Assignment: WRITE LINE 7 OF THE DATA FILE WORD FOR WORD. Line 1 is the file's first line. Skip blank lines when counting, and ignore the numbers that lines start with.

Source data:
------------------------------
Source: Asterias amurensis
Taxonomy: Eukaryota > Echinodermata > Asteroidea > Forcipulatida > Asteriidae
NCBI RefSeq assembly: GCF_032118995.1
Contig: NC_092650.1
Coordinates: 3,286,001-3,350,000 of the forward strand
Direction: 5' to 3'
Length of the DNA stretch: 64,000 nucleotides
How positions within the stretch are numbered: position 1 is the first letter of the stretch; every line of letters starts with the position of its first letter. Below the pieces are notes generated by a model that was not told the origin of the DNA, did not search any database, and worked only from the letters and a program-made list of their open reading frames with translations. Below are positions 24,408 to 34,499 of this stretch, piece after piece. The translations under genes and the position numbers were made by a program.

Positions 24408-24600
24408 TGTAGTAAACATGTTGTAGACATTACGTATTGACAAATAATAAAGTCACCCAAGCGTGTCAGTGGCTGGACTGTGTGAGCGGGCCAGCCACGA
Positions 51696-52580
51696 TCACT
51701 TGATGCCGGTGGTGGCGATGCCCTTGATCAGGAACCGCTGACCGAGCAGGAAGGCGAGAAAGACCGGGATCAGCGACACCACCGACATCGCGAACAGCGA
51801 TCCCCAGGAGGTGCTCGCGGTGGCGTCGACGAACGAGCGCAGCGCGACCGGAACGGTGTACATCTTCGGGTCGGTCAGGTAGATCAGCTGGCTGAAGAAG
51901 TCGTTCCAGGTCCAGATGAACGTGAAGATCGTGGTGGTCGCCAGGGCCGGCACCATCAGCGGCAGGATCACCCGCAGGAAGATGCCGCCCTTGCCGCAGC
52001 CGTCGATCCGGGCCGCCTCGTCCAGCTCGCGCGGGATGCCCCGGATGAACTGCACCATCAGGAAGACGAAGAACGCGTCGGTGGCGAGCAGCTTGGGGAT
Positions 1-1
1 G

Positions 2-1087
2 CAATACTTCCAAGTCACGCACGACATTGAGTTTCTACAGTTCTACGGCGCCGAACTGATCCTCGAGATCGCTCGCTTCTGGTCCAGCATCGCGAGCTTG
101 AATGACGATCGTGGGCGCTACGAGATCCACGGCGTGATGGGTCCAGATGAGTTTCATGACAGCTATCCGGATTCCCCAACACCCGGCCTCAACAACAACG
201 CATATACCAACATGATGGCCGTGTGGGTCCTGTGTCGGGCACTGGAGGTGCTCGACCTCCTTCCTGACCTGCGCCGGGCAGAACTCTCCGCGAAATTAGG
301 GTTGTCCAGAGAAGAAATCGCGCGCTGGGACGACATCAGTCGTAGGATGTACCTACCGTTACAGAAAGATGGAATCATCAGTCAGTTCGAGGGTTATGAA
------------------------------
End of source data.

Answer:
Length of the DNA stretch: 64,000 nucleotides